I am opposed to the passage of this bill quite simply because it is unfair. It impacts on vulnerable employees and it cuts community standards of entitlement in the case of redundancy payments, payments for unpaid annual leave, unpaid wages, unpaid superannuation in the case of a company or an employer going broke—becoming bankrupt or having a company liquidated. It unfairly impacts on the most vulnerable in our community. The bill should not pass in the form that it is in.
Some years ago I represented a greenkeeper who worked for a local bowling club. This particular greenkeeper had worked for this club diligently for 18 years. He had done his apprenticeship with the club. He had spent basically all his working life as a dedicated and loyal employee of the local bowling club. He found out that the club was in financial trouble and eventually the club was liquidated. Of course, then it was discovered that the club had some big debts—and, naturally, under Australian law, the principal creditors were the banks! So the banks took most of the money.
There was very little left for the employees. So here you had a greenkeeper that had worked for the particular local bowling club for most of his life—for 18 years of loyal service—he had a young family with kids and he got nothing. He got nothing, at the end of the day, after the company had been liquidated and paid its debts. This is a person who had accumulated pro rata long service leave. He was eligible for the 13 weeks of long service leave that accrues to a person on a pro rata basis, after 10 years of service, under New South Wales law.
Had he left or been dismissed under normal circumstances, or left because of illness or injury, he would have been paid that long service leave as a pro rata payment. It is an entitlement of that person. And let me tell you: it was a hell of a lot more than 16 weeks worth of pay. He had annual leave owing to him for the years he had worked for the bowling club.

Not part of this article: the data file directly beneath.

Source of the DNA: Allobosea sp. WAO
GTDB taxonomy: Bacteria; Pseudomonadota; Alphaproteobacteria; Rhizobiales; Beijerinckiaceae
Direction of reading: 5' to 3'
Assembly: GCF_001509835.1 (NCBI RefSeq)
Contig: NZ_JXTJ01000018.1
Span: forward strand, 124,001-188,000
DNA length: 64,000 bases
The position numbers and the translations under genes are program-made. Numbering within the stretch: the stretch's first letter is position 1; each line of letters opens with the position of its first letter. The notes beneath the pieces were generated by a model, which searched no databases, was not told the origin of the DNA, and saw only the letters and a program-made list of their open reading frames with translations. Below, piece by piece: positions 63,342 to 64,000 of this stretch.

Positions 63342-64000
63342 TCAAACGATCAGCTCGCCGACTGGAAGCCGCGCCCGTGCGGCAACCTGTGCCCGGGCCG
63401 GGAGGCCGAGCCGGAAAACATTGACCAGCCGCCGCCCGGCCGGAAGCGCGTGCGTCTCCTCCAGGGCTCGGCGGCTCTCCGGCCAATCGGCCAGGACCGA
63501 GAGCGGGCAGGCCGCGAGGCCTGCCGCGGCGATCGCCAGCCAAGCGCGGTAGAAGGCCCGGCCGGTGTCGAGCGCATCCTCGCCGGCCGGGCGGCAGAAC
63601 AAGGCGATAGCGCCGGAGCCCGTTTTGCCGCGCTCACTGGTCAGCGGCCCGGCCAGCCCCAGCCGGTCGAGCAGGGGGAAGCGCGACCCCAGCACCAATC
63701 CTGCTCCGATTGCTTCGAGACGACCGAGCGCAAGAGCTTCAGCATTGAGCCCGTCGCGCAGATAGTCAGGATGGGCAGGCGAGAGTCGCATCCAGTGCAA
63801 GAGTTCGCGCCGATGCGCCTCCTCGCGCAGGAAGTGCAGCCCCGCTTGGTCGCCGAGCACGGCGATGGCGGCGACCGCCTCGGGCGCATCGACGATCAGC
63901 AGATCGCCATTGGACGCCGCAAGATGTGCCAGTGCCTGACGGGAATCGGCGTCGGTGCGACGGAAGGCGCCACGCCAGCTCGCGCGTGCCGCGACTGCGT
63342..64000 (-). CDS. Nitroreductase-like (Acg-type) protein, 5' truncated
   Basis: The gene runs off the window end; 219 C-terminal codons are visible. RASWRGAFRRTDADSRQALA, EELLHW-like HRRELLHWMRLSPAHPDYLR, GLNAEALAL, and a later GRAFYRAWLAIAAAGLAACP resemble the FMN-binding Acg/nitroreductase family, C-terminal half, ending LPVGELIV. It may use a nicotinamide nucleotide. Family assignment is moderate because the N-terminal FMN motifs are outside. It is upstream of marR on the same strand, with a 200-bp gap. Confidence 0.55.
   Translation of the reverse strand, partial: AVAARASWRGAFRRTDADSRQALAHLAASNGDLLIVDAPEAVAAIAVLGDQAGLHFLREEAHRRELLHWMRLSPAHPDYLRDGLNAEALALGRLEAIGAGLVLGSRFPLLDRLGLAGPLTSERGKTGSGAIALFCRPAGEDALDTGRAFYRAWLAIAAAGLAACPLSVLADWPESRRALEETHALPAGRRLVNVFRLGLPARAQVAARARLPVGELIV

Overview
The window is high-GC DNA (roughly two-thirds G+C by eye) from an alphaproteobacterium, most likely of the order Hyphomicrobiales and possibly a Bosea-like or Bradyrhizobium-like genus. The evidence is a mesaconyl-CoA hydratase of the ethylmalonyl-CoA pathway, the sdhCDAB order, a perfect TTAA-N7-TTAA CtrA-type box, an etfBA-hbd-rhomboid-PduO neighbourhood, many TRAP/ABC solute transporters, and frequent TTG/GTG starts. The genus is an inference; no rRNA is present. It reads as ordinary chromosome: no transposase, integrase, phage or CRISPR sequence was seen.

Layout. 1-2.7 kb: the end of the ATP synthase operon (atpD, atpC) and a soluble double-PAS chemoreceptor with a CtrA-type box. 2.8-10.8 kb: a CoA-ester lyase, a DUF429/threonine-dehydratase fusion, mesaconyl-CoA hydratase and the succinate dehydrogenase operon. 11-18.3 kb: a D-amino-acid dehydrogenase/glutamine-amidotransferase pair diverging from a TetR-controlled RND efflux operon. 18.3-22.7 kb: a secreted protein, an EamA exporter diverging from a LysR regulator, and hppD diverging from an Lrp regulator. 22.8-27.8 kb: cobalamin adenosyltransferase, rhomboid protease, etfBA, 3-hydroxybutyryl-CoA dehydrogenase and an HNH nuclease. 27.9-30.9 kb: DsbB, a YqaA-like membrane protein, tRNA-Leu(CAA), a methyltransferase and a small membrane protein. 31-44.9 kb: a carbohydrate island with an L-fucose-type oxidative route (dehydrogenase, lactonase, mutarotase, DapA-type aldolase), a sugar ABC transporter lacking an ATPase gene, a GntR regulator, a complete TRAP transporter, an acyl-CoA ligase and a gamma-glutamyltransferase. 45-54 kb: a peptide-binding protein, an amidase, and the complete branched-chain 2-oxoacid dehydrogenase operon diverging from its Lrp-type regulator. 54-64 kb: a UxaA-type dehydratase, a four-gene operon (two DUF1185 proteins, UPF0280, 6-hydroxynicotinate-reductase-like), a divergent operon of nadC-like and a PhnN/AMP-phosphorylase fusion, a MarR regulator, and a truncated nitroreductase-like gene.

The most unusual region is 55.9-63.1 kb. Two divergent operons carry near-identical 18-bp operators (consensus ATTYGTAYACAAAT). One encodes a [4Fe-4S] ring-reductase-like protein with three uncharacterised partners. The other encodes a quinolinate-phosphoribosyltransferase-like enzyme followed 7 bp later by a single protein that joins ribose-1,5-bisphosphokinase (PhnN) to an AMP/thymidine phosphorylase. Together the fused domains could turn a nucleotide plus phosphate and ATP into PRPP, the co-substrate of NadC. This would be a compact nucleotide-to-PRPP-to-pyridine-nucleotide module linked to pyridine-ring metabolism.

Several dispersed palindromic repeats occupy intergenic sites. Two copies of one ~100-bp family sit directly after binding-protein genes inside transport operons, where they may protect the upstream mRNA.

Under normal circumstances he would have been entitled to a redundancy payment somewhere in the vicinity of at least two weeks per year of service at the time; the community standard was probably three weeks worth of service. His superannuation, he found out later on, had not been paid for months. He got close to nothing.
What is the maximum he would be awarded under the scheme this parliament is about to pass here, under a Liberal Abbott government? The maximum would be sixteen weeks payment instead of all those entitlements he would have got under normal circumstances. He worked there for 18 years. That is less than one week per year of service.
In my book that is simply not fair. I do not think it is fair in anyone's book. I dare anyone on that side of the parliament to get up and say what they are putting through here is fair for a person like that, who had worked loyally for a company for 18 years—particularly given that, if we lose our jobs here or are voted out, we get a hell of a lot more than 16 weeks as a minimum redundancy payment.
Why should we get something the average Australian is not entitled to under this legislative change we are making tonight? We are going to say to the people of Australia: 'Well, it's okay for us politicians. We'll get three months worth of pay.' I think the minimum entitlement is $30,000 if you are voted out and lose your seat at an election; but we are going to cut the entitlement for every other Australian back to a maximum entitlement of 16 weeks should the company go bust and be liquidated with nothing there for them. That is simply not fair.
I am not going to be part of that. I am not going to put my hand up and say, 'It's okay for us to continue to get our entitlements in the form of redundancy—up to $30,000—but we're going to cut the money back for other employees.' That is simply not fair and that is why Labor, when we were in government, introduced the Fair Entitlements Guarantee which replaced the GEER scheme. The GEER scheme was originally an initiative of the Howard government but, again, it was only a minimum entitlement and it did not cover community standards.
When Labor came to government we ensured that the scheme was amended to reflect community standards, and the community standard enshrined in the legislation was up to 13 weeks of unpaid wages; annual leave payments; long service leave accrued; payment in lieu of notice to a maximum of five weeks; and a redundancy payment of a maximum of four weeks per year of service. That is what the community standard is. That is what ordinary employees in most jobs, if they lose their job and the company is liquid, will get as a severance payment. It is a fair standard and it is what Labor enshrined in the legislation.